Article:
Yesterday, Palmer Report and other news outlets reported that the Hillary Clinton campaign had held a meeting with a top computer scientist from the University of Michigan on Thursday to discuss his evidence that the election may have been rigged. Now the scientist in question, J. Alex Halderman, is publicly sharing the information that he’s been privately sharing with Clinton.
Halderman, who is a Professor of Computer Science at University of Michigan and is also the Director its Center for Computer Security and Society, posted a lengthy explanation of the complicated evidence he’s uncovered regarding statistical irregularities. He also lays out the specific mathematical tactics which hackers might have used to shave off just enough votes here and there so as to change the outcome of close swing states. In his words, “A few years ago, I might have said that sounds like science fiction, but 2016 has seen unprecedented cyberattacks aimed at interfering with the election.”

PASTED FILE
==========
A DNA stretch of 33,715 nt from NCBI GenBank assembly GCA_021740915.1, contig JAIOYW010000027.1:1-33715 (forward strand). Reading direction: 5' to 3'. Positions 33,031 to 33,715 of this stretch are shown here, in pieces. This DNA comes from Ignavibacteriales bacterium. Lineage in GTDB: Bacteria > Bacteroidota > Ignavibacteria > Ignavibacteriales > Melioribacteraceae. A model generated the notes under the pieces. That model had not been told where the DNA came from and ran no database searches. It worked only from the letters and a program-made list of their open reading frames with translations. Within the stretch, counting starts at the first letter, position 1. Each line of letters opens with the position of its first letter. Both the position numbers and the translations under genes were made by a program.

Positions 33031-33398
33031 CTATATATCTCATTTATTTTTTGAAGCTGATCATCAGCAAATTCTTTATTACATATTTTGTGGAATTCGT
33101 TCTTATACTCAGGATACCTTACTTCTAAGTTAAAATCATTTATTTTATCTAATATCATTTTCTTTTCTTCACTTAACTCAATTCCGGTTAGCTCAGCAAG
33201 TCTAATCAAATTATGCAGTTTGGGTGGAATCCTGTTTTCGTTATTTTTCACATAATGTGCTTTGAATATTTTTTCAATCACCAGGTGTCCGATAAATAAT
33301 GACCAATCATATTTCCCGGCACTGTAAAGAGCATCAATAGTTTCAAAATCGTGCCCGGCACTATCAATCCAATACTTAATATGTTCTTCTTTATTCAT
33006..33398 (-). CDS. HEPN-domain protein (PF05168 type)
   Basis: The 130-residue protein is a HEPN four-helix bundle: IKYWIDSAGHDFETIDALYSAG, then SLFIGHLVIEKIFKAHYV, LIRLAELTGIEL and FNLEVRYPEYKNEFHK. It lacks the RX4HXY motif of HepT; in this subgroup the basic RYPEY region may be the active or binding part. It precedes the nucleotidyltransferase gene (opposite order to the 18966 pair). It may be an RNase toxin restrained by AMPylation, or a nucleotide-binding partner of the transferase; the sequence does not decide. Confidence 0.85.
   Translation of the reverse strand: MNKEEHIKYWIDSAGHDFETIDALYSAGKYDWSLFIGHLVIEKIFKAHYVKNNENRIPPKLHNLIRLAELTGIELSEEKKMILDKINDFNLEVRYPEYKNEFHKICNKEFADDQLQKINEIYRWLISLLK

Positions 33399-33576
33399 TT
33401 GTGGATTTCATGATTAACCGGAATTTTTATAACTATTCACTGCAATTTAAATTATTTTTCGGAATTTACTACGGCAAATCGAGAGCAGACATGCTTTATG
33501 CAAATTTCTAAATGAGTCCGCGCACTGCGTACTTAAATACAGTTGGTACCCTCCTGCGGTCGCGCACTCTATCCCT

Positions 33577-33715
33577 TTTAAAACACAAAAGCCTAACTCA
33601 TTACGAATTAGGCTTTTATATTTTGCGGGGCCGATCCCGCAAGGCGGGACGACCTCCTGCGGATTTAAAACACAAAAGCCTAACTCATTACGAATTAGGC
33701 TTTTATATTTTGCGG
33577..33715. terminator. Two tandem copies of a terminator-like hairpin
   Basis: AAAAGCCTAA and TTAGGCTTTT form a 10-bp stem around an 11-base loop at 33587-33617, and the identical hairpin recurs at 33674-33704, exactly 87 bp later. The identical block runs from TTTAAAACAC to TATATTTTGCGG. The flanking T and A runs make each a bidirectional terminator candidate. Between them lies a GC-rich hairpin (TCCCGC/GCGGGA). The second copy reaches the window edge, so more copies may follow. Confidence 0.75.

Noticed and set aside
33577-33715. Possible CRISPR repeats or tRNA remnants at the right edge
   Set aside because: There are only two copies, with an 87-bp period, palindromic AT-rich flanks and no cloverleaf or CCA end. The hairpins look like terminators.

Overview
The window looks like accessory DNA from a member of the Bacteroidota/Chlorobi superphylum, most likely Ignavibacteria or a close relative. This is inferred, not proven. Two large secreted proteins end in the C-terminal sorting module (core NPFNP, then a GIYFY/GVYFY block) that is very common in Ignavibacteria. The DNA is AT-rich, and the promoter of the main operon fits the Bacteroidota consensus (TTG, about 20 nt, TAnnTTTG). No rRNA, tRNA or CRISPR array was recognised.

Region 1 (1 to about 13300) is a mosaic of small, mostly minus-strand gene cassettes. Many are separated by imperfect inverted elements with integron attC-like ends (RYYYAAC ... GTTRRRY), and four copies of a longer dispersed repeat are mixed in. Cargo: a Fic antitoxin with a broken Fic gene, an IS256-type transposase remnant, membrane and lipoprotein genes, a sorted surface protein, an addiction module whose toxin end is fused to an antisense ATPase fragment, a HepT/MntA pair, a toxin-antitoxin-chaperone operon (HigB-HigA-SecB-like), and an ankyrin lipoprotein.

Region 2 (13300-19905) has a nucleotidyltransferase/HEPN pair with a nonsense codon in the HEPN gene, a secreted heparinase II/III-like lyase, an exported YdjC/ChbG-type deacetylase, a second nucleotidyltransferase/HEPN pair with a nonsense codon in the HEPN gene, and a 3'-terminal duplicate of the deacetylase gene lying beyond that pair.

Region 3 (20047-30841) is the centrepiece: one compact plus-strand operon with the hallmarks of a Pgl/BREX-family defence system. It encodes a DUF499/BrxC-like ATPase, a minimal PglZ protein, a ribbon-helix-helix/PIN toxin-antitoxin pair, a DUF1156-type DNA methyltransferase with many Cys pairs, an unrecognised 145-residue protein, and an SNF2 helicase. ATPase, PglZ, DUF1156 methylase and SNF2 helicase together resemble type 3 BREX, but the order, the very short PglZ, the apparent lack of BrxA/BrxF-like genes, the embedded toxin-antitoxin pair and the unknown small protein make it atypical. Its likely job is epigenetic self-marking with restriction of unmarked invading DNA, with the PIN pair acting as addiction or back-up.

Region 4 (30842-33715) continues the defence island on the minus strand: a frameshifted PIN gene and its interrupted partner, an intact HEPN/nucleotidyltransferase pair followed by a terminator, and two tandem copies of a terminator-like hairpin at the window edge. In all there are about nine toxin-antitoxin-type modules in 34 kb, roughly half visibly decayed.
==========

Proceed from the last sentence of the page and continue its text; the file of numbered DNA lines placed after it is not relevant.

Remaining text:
After laying out his evidence, he goes on to sum up his stance in this manner: “The only way to know whether a cyberattack changed the result is to closely examine the available physical evidence — paper ballots and voting equipment in critical states like Wisconsin, Michigan, and Pennsylvania. Unfortunately, nobody is ever going to examine that evidence unless candidates in those states act now, in the next several days, to petition for recounts.”
You can read Professor J. Alex Halderman’s lengthy explanation in his own words in this post he made on Medium. His analysis helps to explain some of the numerous strange inconsistencies and mathematical near-impossibities which I’ve been documenting on this site for the past week.
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